supernaturally become Jesus Christ.  It is not a matter of sensory perception as all that remains of the bread is its accidents which we sense while the substance has been destroyed.  This is a matter of faith.  That faith may often be best described as an acceptance of this teaching as true until a personal relationship with Jesus is perceived by the faithful.

 

Catholics are also taught that a single speck of the Eucharist, once separated from the whole in itself becomes the whole of Jesus Christ.  This may be as difficult a teaching as the transubstantiation that takes place during the Sacrament of Consecration where the bread is destroyed and the substance is now Jesus Christ.

 

These teachings form a firm foundation for the Catholic to then recognize the totality of a human being, a person in the form of a single cell, a zygote.  From the conception, be it through the joining of a sperm and an egg or twinning through cell division, that resulting single human cell can be wholly different from a single human cell from the skin or other organ.  The former single human cell is the total person, whereas the skin cell is a mere part of a person.  The recognition that an entire person can be contained within the form of a single cell is analogous to the single speck of Eucharist that is in substance the whole of Jesus Christ.  When it comes to God, things are ever more wonderful than the earthly analogy that gives us the glimpse into the reality of God.

 

Considering the treatment that the preborn human person receives throughout the world, one can ponder which maybe more challenging: Imparting the teaching of Catholic Church of the Eucharist or of teaching the wholeness of a person that comprises the person’s first body of a single cell?

The Core of the Gospel of Life

On this anniversary of Roe v Wade, many polls are telling us that we are a prolife nation. The difficulty here is that we each get to decide what constitutes prolife beliefs and we self-assign this label if we choose. These polls do not include objective criteria on definitions.
Let’s consider what Pope John Paul II wrote in his Gospel of Life in 1995 in section 81 on what the core of the Gospel of Life is:

1. It is the proclamation of a living God who is close to us,
2. who calls us to profound communion with himself and
3. awakens in us the certain hope of eternal life.
4. It is the affirmation of the inseparable connection between the person, his life and his bodiliness.
5. It is the presentation of human life as a life of relationship,
6. a gift of God,
7. the fruit and sign of his love.
8. It is the proclamation that Jesus has a unique relationship with every person,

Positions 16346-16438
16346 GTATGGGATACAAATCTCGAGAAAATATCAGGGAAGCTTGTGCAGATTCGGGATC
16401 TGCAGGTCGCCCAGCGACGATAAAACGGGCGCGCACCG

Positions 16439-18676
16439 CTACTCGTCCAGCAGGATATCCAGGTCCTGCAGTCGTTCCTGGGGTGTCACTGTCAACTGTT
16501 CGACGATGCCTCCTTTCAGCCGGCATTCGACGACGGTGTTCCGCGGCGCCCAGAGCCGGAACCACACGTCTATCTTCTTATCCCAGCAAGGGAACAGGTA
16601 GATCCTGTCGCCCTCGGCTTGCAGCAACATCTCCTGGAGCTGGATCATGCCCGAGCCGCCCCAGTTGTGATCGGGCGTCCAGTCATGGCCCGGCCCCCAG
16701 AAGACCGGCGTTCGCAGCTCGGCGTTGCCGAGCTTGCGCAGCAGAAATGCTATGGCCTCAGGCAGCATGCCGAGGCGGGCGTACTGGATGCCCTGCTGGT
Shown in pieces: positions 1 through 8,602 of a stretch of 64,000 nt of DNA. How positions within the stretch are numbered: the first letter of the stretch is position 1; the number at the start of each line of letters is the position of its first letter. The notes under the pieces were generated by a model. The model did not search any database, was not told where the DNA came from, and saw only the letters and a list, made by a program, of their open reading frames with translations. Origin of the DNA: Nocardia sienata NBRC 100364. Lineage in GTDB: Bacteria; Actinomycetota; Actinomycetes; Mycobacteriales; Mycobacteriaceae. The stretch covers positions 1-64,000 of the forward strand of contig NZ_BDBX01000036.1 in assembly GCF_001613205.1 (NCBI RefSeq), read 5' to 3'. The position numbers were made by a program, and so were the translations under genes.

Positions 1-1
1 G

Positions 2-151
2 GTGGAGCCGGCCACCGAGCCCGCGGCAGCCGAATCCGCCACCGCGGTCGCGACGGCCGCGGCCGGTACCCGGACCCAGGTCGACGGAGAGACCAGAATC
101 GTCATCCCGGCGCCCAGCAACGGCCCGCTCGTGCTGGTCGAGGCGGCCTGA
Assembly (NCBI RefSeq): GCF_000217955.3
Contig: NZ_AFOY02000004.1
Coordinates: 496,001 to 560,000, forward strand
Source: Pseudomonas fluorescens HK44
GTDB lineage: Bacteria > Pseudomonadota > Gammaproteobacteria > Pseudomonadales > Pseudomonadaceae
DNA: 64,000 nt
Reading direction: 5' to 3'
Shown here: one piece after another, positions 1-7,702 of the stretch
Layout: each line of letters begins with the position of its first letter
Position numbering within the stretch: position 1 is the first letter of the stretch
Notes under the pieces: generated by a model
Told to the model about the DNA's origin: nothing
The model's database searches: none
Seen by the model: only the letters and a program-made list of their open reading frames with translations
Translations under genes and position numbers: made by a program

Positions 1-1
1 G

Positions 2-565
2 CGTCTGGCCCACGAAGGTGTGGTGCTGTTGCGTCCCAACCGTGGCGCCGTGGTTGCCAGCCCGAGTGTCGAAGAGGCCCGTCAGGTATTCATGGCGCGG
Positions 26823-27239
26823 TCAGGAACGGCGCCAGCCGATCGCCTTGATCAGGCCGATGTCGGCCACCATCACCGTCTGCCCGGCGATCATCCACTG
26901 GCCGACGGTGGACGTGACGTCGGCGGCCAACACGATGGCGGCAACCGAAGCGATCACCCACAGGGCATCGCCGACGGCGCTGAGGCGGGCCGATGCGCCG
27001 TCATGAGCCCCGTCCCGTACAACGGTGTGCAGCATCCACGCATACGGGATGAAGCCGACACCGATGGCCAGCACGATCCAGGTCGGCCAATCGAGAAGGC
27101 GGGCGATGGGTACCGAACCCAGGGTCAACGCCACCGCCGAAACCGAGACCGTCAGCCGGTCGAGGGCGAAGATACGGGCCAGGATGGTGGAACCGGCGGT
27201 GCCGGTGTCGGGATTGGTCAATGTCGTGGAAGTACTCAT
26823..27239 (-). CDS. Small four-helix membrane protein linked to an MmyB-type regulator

9. which enables us to see in every human face the face of Christ.
10. It is the call for a “sincere gift of self” as the fullest way to realize our personal freedom.
The prolife movement would be well-served if we were each well versed in this summary.

Motherhood in Light of Bearing the Preborn Christ

As St. Francis of Assisi highlighted in his Letter to All the Faithful, “We are His mothers when we bear Him in our heart and in our body through pure love and a clean conscience and we bring Him forth by holy work which ought to shine as an example to others.” (Matt 12:50) It is awesome to think that we may be mothers to Christ, bearing the one whom we obey as Master because He is the one who can save souls. But this grace is also a concern of responsibility. What is a mother and how does one fulfill the role of mother for those who do the will of Father?
For today, let us consider what John Paul II has written on motherhood from Evangelium Vitae, Section 99:

In transforming culture so that it supports life, women occupy a place, in thought and action, which is unique and decisive. It depends on them to promote a “new feminism” which rejects the temptation of imitating models of “male domination”, in order to acknowledge and affirm the true genius of women in every aspect of the life of society, and overcome all discrimination, violence and exploitation.

Making my own the words of the concluding message of the Second Vatican Council, I address to women this urgent appeal: “Reconcile people with life”.133 You are called to bear witness to the meaning of genuine love, of that gift of self and of that acceptance of others which are present in a special way in the relationship of husband and wife, but which ought also to be at the heart of every other interpersonal relationship. The experience of motherhood makes you acutely aware of the other person and, at the same time, confers on you a particular task: “Motherhood involves a special communion with the mystery of life, as it develops in the woman’s womb … This unique contact with the new human being developing within her gives rise to an attitude towards human beings not only towards her own child, but every human being, which profoundly marks the woman’s personality”.134 A mother welcomes and carries in herself another human being, enabling it to grow inside her, giving it room, respecting it in its otherness. Women first learn and then teach others that human relations are authentic if they are open to accepting the other person: a person who is recognized and loved because of the dignity which comes from being a person and not from other considerations, such as usefulness, strength, intelligence, beauty or health. This is the fundamental contribution which the Church and humanity expect from women. And it is the indispensable prerequisite for an authentic cultural change.